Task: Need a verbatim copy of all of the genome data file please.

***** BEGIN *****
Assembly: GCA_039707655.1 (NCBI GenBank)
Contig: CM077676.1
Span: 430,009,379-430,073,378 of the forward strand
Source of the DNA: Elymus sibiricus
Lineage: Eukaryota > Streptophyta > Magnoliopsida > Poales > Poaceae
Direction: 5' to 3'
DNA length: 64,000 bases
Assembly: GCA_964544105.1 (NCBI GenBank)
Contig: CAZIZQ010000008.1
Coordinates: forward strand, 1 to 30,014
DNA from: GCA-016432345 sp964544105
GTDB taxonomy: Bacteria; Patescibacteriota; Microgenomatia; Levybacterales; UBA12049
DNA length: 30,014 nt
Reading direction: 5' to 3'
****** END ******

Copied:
Assembly: GCA_039707655.1 (NCBI GenBank)
Contig: CM077676.1
Span: 430,009,379-430,073,378 of the forward strand
Source of the DNA: Elymus sibiricus
Lineage: Eukaryota > Streptophyta > Magnoliopsida > Poales > Poaceae
Direction: 5' to 3'
DNA length: 64,000 bases
Assembly: GCA_964544105.1 (NCBI GenBank)
Contig: CAZIZQ010000008.1
Coordinates: forward strand, 1 to 30,014
DNA from: GCA-016432345 sp964544105
GTDB taxonomy: Bacteria; Patescibacteriota; Microgenomatia; Levybacterales; UBA12049
DNA length: 30,014 nt
Reading direction: 5' to 3'